#HashtagFails? 5 Tips That Will Change Your Fortune
The hashtag is the haiku of modern Internet culture. Despite the apparent randomness in which ones gain popularity, there’s an art and science to selecting hashtags.
You may be familiar with the epic failures. Susan Boyle’s #susanalbumparty and Research In Motion’s #RIMjobs will long be remembered for their extraordinary lack of awareness. And #AskJPM and #McDStories, too, have become case studies in what not to do on Twitter because their use unleashed a barrage of quips and attacks. (Hint: Open-ended questions can become bulls-eyes for trolls.)
I would argue, however, massive noticeable failures are the exception not the rule. It’s more common to put out a hashtag that’s ignored.
Hashtags are a way to capture, organize and advertise an idea. Marketers must master their use to reap business results on social networks.
With that in mind, here are five things to do to change your hashtagging fortunes:
1. Be informative, not abstract.
People intuitively understood the first two hashtags. But Burger King’s attempt at cleverness doesn’t seem worthwhile, with people needing to do a web search to figure out what was meant.
The Keep It Simple Stupid (or KISS) principle offers good guidance for those creating hashtags. Short, clear hashtags, preferably with one or two words and four max, are the most likely ones to catch on.
2. Proofread carefully. Add capital letters.
If your hashtag can be misread, it will be. The longer your hashtag is, the more there’s a risk of misinterpretation. Proofread carefully for alternative readings. And for the audience’s sake, capitalize the first letter in each word.
In 2013 when Margaret Thatcher passed away, the hashtag #nowthatchersdead was read by many people to be #NowThatChersDead, prompting rumors that the famed pop icon had passed away. A hashtag #NowThatchersDead would not have resulted in that misunderstanding.
3. Incorporate hashtags on multiple channels.
If a hashtag is rocking on Twitter, take it to other social networks, billboards, your company’s website, print media and stores — whatever platform the firm uses to connect with consumers. Hashtags are popping up everywhere because they work: The best onea convey enough information to provoke an emotional response from readers.
But before bringing your hashtag to every channel, test it. Checking the appeal of a hashtag inside your organization will reveal a gaping hole in user comprehension or an accidental lapse into vulgarity.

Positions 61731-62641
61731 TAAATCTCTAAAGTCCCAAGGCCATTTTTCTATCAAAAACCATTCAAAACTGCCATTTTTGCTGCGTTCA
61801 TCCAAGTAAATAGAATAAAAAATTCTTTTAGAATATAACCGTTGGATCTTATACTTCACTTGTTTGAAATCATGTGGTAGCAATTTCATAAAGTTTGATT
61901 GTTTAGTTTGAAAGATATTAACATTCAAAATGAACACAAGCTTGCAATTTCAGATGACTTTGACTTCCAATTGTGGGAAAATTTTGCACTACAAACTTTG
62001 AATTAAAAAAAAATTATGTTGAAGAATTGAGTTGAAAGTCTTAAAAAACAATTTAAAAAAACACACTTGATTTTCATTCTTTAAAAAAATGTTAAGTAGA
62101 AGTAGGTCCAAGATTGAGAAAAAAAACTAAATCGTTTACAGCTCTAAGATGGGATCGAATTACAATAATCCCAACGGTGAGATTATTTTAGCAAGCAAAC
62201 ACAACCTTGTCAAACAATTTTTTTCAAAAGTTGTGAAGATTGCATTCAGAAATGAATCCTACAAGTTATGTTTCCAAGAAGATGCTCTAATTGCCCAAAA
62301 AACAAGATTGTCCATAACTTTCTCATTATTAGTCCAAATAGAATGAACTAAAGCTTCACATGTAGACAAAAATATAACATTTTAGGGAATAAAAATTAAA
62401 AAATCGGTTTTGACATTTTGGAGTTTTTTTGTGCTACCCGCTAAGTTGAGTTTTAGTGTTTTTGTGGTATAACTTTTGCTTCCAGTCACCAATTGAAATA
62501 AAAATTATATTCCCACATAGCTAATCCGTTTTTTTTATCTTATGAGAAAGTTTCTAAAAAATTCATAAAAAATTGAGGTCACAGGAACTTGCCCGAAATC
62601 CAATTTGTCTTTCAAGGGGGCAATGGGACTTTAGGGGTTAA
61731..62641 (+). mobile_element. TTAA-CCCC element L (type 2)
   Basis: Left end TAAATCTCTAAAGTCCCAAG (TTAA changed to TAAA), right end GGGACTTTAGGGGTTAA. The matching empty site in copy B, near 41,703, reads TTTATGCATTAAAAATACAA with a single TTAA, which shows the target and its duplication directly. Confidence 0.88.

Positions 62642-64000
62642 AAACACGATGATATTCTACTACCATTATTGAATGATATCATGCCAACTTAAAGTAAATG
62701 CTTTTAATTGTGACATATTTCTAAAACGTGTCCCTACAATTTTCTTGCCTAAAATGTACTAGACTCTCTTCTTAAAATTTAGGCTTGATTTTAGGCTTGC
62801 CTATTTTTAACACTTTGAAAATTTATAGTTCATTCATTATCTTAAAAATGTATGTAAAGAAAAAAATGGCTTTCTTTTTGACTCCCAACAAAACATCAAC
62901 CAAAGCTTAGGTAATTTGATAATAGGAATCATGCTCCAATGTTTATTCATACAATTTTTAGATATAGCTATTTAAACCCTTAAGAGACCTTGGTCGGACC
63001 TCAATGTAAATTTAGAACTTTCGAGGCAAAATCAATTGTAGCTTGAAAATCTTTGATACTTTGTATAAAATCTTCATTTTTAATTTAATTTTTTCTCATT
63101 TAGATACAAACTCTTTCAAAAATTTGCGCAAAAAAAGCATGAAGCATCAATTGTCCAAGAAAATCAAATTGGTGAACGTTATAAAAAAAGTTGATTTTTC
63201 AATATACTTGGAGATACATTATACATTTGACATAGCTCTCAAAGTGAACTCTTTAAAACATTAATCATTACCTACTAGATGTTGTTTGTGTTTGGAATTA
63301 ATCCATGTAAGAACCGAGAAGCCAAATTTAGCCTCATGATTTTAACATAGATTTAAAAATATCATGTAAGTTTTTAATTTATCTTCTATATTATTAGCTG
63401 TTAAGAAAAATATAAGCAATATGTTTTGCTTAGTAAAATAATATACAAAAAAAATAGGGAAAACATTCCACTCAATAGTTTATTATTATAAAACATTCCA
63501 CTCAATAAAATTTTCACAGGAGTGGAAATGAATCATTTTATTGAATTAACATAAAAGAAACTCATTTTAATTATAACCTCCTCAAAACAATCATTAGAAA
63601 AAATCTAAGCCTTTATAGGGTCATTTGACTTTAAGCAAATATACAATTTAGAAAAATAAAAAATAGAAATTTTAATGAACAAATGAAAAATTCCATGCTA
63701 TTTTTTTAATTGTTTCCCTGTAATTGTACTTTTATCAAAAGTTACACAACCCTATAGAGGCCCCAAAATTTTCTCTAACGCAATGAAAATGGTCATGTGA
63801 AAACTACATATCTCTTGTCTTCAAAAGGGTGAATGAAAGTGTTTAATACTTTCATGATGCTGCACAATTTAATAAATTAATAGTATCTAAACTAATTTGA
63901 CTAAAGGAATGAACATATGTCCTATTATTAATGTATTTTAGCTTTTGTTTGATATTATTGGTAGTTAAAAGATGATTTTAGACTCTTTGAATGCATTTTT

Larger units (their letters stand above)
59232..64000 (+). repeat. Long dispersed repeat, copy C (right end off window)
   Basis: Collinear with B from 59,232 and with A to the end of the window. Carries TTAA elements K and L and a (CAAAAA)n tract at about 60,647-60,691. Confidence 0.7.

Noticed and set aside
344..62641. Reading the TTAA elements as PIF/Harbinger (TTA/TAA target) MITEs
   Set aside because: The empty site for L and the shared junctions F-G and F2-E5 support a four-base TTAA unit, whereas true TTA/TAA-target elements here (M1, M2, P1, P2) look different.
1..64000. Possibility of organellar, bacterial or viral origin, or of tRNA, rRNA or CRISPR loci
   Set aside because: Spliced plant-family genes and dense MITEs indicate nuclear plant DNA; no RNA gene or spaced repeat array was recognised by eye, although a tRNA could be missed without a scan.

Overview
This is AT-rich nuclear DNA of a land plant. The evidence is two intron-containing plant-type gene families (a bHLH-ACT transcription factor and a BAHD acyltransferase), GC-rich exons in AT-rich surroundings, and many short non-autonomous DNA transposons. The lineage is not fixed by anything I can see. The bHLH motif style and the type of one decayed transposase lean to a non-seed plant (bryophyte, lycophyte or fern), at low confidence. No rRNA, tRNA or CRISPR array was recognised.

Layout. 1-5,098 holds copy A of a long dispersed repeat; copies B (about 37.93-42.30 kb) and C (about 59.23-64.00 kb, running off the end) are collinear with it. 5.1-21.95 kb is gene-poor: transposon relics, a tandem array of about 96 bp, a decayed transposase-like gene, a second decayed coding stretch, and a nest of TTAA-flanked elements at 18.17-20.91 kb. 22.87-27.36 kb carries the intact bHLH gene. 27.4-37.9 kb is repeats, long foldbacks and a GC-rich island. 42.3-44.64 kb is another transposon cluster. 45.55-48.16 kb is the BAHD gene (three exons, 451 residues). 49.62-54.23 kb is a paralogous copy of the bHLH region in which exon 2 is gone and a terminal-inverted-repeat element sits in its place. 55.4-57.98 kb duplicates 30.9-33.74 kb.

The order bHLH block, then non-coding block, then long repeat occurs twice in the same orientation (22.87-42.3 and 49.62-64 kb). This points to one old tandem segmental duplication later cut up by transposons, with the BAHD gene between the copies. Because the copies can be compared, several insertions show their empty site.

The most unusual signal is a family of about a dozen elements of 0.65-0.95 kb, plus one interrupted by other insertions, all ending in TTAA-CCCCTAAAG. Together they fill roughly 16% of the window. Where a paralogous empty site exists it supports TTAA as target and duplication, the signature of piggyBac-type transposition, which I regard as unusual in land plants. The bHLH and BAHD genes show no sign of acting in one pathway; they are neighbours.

4. Don’t overdo it.
The more hashtags you add to content, the more diluted and confusing a message becomes. As a rule of thumb, limit a tweet to having no more than three hashtags. Thus, “excited about #SummerVacation” is a clear, simple message.
But “#excited about #summer #vacation #2015! #summer2015” is not. You don’t need to be in each conversation and try to dominate every single related hashtag.
5. Listen carefully and pick an opening,
To be an effective hashtag artist, be immersed in a variety of conversations and look for an opening. Following hashtags is an extremely effective way to track trends in an industry.
You’ll see what competitors are doing, what influencers are saying and how customers are reacting. This intelligence should inform your hashtag use and reveal openings you might not create on your own.
For instance, you can live tweet during major events such as the Super Bowl, World Series or Olympics or a live music event to take advantage of strong engagement. These mega events offer a window for a company to tap into a shared cultural experience with its own message. Just be sure you’re contributing to the experience (adding humor, commentary and entertainment) rather than exploiting it.
Hashtags exist to connect otherwise siloed comments into a shared dialogue that brings together strangers. It’s easy to let hashtag-marketing strategies get in the way of this purpose.
The hashtag itself is essentially a tool to start or enter a conversation, but it’s not the conversation itself. If you hijack a trend without contributing anything substantive to the conversation, people will notice and you won’t build appreciation for your company.
You can’t judge the success of a hashtag too quickly. Often, it takes weeks or months before one gains traction. Use a hashtag consistently and encourage its use by favoriting, retweeting and rewarding your followers when they acknowledge your hashtag. To keep track of what’s working, consider using an analytics tool (such as one offered by my company, SumAll).
#HashtagFail or #HashtagWin? It’s not up to chance. It’s up to you